On 21 April 2021, the Peace and Conflict Studies Center (PACSC Asia) at George Mason University Korea collaborated with Hanns Seidel Foundation Korea to hold the Problem-Solving Workshop (PSW), “A Conflict Analysis and Resolution Approach to Inter-Korean Cooperation: From Lessons Learned to Dynamic and Hybrid Cooperative Efforts.” Based on the lessons from a PSW that was held in the 2020 Fall titled, “A Conflict Analysis and Resolution to International Cooperation and Sustainable Development: A Path to Soft-landing Korean Unification,” this year’s focus was on key dynamic and hybrid efforts to create a more peaceful and sustainable environment. To get a better picture of the PSW, Goeun Baek (Conflict Analysis & Resolution, ‘23), MC of the workshop and project lead, elaborated on the preparation process and purpose of the event.
She said that the purpose of the Problem- Solving Workshop was to create a direct communication channel between the grassroots communities and the decision-makers through the Track II approach. This approach is aimed at providing a platform for grassroots organizations at the third level, to directly communicate with other policymakers in the first level. This process is crucial because it allows people like NGO leaders and government officials to be aware of the mindset of grassroots members. Furthermore, regular citizens can take advantage of this opportunity since it helps them express their arguments about certain issues in a comfortable way.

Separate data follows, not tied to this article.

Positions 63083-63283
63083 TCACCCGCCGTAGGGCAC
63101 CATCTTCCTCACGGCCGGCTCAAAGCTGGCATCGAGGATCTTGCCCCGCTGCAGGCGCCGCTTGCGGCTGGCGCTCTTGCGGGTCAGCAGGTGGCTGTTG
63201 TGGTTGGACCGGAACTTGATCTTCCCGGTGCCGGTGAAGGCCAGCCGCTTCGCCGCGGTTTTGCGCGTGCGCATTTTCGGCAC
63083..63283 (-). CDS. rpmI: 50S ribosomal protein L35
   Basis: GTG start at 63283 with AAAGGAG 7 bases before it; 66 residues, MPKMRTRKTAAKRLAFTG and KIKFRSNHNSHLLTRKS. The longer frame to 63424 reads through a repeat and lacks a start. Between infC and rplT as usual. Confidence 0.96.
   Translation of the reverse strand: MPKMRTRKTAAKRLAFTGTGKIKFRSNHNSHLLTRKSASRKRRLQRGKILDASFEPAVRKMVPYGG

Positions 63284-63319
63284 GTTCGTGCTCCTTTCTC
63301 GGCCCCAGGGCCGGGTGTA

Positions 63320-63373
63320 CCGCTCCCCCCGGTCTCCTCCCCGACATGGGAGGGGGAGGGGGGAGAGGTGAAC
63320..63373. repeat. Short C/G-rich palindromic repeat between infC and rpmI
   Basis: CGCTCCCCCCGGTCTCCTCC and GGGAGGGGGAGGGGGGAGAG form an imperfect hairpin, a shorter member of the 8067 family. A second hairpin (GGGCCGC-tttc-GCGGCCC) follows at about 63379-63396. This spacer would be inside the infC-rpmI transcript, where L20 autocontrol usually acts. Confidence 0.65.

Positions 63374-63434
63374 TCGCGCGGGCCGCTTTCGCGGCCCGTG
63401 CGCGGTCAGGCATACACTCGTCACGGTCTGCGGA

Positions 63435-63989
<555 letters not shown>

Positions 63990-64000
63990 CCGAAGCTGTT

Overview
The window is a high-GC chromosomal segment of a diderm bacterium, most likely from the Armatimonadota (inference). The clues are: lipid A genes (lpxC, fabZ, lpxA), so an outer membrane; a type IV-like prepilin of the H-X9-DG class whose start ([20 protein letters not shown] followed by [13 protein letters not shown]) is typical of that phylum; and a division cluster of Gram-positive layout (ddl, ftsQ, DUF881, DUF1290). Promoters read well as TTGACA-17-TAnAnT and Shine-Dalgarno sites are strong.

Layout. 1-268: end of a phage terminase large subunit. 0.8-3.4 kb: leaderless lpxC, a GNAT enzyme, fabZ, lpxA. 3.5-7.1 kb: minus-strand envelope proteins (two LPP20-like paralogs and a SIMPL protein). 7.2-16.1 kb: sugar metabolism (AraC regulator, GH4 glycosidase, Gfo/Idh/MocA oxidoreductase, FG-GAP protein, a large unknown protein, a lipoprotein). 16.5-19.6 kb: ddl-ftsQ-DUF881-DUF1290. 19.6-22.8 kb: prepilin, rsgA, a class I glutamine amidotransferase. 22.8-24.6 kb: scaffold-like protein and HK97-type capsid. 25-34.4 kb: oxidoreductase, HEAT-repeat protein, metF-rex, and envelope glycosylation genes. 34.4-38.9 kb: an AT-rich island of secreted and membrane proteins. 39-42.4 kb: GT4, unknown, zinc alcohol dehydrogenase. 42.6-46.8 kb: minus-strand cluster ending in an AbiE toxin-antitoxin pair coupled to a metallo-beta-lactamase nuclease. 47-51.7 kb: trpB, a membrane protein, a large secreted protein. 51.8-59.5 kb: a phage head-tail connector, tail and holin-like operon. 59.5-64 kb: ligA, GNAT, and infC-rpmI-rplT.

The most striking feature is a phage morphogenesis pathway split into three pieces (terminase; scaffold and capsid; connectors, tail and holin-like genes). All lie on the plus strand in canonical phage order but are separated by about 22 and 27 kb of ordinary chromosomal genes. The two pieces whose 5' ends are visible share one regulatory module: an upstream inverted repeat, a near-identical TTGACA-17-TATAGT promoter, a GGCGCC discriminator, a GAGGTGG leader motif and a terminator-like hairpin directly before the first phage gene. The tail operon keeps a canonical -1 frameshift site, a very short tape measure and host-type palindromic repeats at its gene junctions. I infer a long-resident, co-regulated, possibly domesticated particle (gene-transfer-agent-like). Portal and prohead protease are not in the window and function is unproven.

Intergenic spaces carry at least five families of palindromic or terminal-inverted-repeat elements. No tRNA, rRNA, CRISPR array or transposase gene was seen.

At the actual workshop, there were about 50 participants made up of citizens, students, scholars, and international organizations in Korea and abroad who gathered to discuss ways to implement sustainable development for peacemaking. The Problem-Solving Workshop began with the opening remarks by Dr. Roland B. Wilson, director of PACSC Asia and Felix Glenk, the project manager of Hanns Seidel Foundation - Korea Office, who analyzed the results and objectives of the PSW in 2020. According to Dr. Wilson, the key concept of last year was highlighting the ongoing projects and promoting peace, sustainability, and goals of democratization for the Korean Peninsula. Continuing with the goals from last year, this year’s aim is to help people cooperate and build trust to solve conflict situations.
The highlight of the Problem-Solving Workshop started in the afternoon during the second half of the workshop. People were divided into breakout sessions and casually brainstormed projects that they want to do to support inter-Korean cooperation. This group dialogue was unique as it consisted of various people with different perspectives and interests. These people all put their heads together and brought up new innovative ideas. In one discussion, for example, participants talked about implementing the SDGs and teaching them in North Korean schools. Afterward, they presented their project ideas to the audience and exchanged questions back and forth.
In conclusion, the first PSW of 2021 was an enriching time for all participants because participants had the opportunity to learn and discuss ways to resolve conflicts on the Korean Peninsula. This workshop was especially important because it provided the opportunity for grassroots communities to interact with non-governmental organizations.
April 22, 2021